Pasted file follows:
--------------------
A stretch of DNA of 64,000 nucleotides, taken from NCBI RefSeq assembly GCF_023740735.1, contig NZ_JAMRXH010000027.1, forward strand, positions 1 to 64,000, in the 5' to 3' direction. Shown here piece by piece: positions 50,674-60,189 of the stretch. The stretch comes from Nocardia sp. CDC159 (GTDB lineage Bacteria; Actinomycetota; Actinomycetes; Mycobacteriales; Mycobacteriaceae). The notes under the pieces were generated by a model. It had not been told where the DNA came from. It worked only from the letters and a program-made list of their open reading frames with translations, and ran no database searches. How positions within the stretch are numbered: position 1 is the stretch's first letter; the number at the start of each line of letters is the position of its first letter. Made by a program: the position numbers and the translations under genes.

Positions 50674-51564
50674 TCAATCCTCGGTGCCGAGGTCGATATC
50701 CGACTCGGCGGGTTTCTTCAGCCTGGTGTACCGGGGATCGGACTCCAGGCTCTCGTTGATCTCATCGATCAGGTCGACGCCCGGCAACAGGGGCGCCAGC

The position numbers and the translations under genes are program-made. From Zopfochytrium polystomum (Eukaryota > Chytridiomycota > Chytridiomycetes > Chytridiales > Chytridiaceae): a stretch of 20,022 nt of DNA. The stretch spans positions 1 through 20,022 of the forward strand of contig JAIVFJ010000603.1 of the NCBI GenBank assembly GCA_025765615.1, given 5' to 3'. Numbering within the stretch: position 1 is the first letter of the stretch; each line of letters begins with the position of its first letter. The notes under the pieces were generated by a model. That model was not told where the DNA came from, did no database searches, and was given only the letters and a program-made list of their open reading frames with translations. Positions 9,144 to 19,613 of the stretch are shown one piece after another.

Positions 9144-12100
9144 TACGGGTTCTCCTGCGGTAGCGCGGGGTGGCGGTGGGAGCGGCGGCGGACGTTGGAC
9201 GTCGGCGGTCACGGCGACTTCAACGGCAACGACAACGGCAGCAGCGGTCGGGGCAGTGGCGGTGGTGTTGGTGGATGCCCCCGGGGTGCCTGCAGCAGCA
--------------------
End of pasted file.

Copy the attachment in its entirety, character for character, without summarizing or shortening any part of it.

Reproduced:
A stretch of DNA of 64,000 nucleotides, taken from NCBI RefSeq assembly GCF_023740735.1, contig NZ_JAMRXH010000027.1, forward strand, positions 1 to 64,000, in the 5' to 3' direction. Shown here piece by piece: positions 50,674-60,189 of the stretch. The stretch comes from Nocardia sp. CDC159 (GTDB lineage Bacteria; Actinomycetota; Actinomycetes; Mycobacteriales; Mycobacteriaceae). The notes under the pieces were generated by a model. It had not been told where the DNA came from. It worked only from the letters and a program-made list of their open reading frames with translations, and ran no database searches. How positions within the stretch are numbered: position 1 is the stretch's first letter; the number at the start of each line of letters is the position of its first letter. Made by a program: the position numbers and the translations under genes.

Positions 50674-51564
50674 TCAATCCTCGGTGCCGAGGTCGATATC
50701 CGACTCGGCGGGTTTCTTCAGCCTGGTGTACCGGGGATCGGACTCCAGGCTCTCGTTGATCTCATCGATCAGGTCGACGCCCGGCAACAGGGGCGCCAGC

The position numbers and the translations under genes are program-made. From Zopfochytrium polystomum (Eukaryota > Chytridiomycota > Chytridiomycetes > Chytridiales > Chytridiaceae): a stretch of 20,022 nt of DNA. The stretch spans positions 1 through 20,022 of the forward strand of contig JAIVFJ010000603.1 of the NCBI GenBank assembly GCA_025765615.1, given 5' to 3'. Numbering within the stretch: position 1 is the first letter of the stretch; each line of letters begins with the position of its first letter. The notes under the pieces were generated by a model. That model was not told where the DNA came from, did no database searches, and was given only the letters and a program-made list of their open reading frames with translations. Positions 9,144 to 19,613 of the stretch are shown one piece after another.

Positions 9144-12100
9144 TACGGGTTCTCCTGCGGTAGCGCGGGGTGGCGGTGGGAGCGGCGGCGGACGTTGGAC
9201 GTCGGCGGTCACGGCGACTTCAACGGCAACGACAACGGCAGCAGCGGTCGGGGCAGTGGCGGTGGTGTTGGTGGATGCCCCCGGGGTGCCTGCAGCAGCA